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Widespread Condemnation of Arrest of French Publisher

By Julia Fitzpatrick


Politicians, authors and publishers have condemned the arrest of a French publisher by UK counter-terrorism police. Ernest Moret was stopped by two police officers in St Pancras station on Monday 17 April. Moret, who is a Foreign Rights Manager for Paris-based publishing house Éditions La Fabrique, had travelled from Paris by train to attend the London Book Fair. He was questioned by police for six hours over his participation in French anti-government protests, before being arrested for alleged obstruction for refusing to disclose the passwords to his phone and computer. Moret was transferred to a police station in Islington, North London. He was released on bail the next day, but his phone and laptop remained in police custody.


Éditions La Fabrique is well-known for publishing activist works by left-wing authors, including a French translation of Andreas Malm’s book about direct action, How to Blow up a Pipeline. Stella Magliani-Belkacem, the company’s Editorial Director, travelled to London with Moret. She told The Guardian that the police officers “said they had the right to ask him about demonstrations in France.” Demonstrations the previous month, which were attended by hundreds of thousands of people in France, were organised in protest of President Emmanuel Macron’s use of executive powers to push through an increase in the state pension age.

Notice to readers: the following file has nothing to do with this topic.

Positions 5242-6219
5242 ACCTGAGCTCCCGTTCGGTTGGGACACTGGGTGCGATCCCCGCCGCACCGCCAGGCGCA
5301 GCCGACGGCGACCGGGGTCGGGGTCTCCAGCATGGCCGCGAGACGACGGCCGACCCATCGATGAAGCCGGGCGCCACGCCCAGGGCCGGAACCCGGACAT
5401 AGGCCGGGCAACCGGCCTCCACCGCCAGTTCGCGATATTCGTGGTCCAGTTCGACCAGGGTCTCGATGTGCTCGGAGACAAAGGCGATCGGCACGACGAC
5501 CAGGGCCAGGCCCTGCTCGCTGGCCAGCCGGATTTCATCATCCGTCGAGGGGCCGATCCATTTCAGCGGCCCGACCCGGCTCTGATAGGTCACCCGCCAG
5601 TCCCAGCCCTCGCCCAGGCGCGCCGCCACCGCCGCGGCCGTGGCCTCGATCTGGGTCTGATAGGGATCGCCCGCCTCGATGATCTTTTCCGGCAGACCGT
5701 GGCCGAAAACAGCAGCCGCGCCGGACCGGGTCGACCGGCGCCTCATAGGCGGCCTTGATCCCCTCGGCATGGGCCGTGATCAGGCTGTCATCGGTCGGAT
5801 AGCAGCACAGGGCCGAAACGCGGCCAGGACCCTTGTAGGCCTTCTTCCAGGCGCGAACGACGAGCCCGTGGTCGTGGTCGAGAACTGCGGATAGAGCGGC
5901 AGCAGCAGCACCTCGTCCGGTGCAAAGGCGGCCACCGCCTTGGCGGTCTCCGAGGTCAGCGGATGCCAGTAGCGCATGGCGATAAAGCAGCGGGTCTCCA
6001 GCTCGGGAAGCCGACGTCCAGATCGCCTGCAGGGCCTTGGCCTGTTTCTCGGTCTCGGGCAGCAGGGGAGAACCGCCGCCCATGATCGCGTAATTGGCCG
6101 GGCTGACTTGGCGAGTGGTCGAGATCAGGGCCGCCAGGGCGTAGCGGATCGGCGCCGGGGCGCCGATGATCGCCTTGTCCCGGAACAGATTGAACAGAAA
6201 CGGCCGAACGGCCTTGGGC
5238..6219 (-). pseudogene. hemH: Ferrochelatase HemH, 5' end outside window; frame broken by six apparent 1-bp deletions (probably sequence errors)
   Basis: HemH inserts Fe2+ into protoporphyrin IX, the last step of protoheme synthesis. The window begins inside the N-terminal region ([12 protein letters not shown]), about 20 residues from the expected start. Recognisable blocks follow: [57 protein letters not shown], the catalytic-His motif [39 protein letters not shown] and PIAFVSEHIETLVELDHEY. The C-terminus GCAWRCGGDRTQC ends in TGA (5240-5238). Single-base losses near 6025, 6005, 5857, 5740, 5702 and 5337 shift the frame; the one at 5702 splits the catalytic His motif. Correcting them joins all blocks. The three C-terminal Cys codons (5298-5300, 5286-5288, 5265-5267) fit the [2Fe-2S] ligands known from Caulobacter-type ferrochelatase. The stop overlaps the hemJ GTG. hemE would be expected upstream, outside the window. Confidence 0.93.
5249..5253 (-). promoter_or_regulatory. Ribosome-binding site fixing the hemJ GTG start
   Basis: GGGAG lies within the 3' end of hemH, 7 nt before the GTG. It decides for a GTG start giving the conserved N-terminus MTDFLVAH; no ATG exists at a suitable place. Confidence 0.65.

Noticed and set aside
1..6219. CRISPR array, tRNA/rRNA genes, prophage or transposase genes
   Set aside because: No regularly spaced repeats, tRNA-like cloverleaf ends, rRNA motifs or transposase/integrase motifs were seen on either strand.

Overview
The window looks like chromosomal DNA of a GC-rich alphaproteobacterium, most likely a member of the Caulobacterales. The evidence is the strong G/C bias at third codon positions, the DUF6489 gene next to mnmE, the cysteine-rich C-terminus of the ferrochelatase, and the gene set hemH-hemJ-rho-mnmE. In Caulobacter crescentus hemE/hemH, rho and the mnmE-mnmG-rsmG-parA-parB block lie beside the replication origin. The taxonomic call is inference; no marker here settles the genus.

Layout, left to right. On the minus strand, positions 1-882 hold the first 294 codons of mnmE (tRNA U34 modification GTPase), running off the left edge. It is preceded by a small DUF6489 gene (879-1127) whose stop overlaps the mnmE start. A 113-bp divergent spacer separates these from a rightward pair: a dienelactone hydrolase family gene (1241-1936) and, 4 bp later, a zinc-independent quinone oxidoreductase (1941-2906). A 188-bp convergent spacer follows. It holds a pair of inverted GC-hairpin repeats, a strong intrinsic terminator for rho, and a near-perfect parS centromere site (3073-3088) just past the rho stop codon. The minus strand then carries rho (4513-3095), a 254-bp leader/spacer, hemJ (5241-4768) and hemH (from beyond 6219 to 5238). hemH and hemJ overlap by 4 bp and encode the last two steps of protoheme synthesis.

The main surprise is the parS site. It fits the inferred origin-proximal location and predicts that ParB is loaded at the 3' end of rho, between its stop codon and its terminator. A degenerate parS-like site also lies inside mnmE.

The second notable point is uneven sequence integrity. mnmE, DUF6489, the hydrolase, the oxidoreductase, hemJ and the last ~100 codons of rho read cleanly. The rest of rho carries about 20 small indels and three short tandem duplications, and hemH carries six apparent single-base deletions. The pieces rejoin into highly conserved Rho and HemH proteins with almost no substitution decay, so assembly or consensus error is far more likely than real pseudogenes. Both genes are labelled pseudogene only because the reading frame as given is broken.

The arrest has been denounced by figures within the publishing industry. Malm suggested that “the French clearly outsourced the ongoing crackdown [over the pension protests] to the British state” and noted that “Brexit hasn’t stopped the police services from collaborating across borders.” A joint statement from Éditions La Fabrique and Verso Books called on “all defenders of basic democratic values to express in the strongest terms that we find this intolerable and outrageous.” Karen Sullivan, the founder of Orenda Books, said that the incident would mean “that international publishers and authors – many of whom use their positions in the media spotlight to highlight societal issues – will think twice about visiting the UK.”


Moret’s treatment has also been condemned by twelve Members of the European Parliament (MEPs) in a letter sent to the Home Secretary, Suella Braverman. The MEPs wrote that it was “quite remarkably inappropriate” for British police to arrest someone for involvement with protests in France, and that their actions represented “outrageous and unjustifiable infringements of basic principles of the freedom of expression and an example of the abuse of anti-terrorism laws.”

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